CFA - Level 4
Don’t worry the denizens of Charlottsville (CFA leadership) have not added another level to the CFA exam, but maybe they should.
I graded CFA exams for over 15 years. It was a great experience. I got to meet many interesting people from the industry and academia. Two guys of particular interest were Frank Reilly and Don Tuttle, both authors of leading texts on portfolio management. many years ago, I was asked to join them on the Curriculum Committee to choose the reading material for upcoming exams.
We can have a long debate about the value of the CFA program, but that can wait for another day.
I argued with Frank and Don that the standard investment texts lack coverage of many important practical questions.
Here are the questions that I thought should be covered more carefully in portfolio management textbooks, but will be considered on this blog:
How do you build portfolios for different types of individual investors?
The textbooks correctly cover many different types of institutional investors, but never different types of individuals. Specifically how should manage money for yourself, or close family and friends, compared to individuals that are paying you a fee. Every PM at my old bank would say to me about my recommendations, “of course I will buy that stock for myself, but never for my clients”. That comment alway troubled me deeply.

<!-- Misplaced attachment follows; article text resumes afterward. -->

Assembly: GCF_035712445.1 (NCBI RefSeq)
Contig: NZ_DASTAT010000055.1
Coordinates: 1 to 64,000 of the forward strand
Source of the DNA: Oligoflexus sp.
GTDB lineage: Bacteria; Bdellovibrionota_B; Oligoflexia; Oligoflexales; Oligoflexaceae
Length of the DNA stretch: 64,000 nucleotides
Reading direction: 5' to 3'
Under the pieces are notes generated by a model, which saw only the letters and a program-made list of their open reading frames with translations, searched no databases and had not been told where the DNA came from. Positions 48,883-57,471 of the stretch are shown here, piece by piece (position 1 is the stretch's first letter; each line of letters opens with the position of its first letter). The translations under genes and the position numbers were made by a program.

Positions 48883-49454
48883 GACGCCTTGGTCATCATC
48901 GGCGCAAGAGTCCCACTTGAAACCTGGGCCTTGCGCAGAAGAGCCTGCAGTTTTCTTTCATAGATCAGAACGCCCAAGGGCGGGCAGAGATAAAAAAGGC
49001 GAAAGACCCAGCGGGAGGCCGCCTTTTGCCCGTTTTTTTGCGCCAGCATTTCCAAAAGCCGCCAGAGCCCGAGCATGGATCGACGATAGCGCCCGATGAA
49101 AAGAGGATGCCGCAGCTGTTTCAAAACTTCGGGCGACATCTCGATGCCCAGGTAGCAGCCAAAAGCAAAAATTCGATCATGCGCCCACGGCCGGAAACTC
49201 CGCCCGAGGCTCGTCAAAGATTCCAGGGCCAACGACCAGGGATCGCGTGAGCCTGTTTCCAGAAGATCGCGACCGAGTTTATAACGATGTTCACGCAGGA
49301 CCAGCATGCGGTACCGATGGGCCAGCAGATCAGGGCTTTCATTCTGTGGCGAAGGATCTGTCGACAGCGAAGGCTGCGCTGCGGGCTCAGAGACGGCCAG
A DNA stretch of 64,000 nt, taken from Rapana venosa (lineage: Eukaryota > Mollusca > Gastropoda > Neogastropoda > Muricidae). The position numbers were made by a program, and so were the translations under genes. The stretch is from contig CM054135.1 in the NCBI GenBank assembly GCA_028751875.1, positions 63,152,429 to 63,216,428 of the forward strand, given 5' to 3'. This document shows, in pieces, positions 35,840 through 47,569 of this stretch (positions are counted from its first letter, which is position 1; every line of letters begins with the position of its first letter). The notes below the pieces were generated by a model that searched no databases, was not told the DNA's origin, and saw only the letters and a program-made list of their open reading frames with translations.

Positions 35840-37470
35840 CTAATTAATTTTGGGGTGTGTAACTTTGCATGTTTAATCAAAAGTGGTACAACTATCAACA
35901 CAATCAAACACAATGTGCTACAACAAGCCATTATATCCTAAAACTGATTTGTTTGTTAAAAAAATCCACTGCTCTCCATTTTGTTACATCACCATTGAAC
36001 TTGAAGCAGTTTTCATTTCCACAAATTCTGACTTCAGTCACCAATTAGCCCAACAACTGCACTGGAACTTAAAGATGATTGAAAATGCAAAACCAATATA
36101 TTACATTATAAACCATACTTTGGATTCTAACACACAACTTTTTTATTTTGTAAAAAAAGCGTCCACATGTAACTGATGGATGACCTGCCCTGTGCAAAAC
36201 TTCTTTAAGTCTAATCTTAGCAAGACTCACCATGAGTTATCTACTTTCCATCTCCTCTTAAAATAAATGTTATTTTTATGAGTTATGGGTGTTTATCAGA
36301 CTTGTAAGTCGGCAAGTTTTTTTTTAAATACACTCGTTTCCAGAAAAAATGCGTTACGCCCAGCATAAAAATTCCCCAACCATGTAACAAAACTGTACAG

In this blog I will discuss building the portfolio for yourself, a subject not well discussed elsewhere.
How many stocks should be in a portfolio?
Academic research clearly shows that 90% of diversification is achieved at 20 stocks, yet most professionally managed portfolios are over 40 stocks. Why the discrepancy?
I argue strongly for 20-25 stocks.
What percentage of portfolio’s ideas should you generate yourself?
This is a critical question, but is almost never addressed.
It is ok to generate less than 100% yourself, but you must carefully consider how to best use outside sources.
How should a portfolio manager interact with Wall Street or even Seeking Alpha?
Textbooks seem to assume the “sell-side” does not exist. This is unrealistic.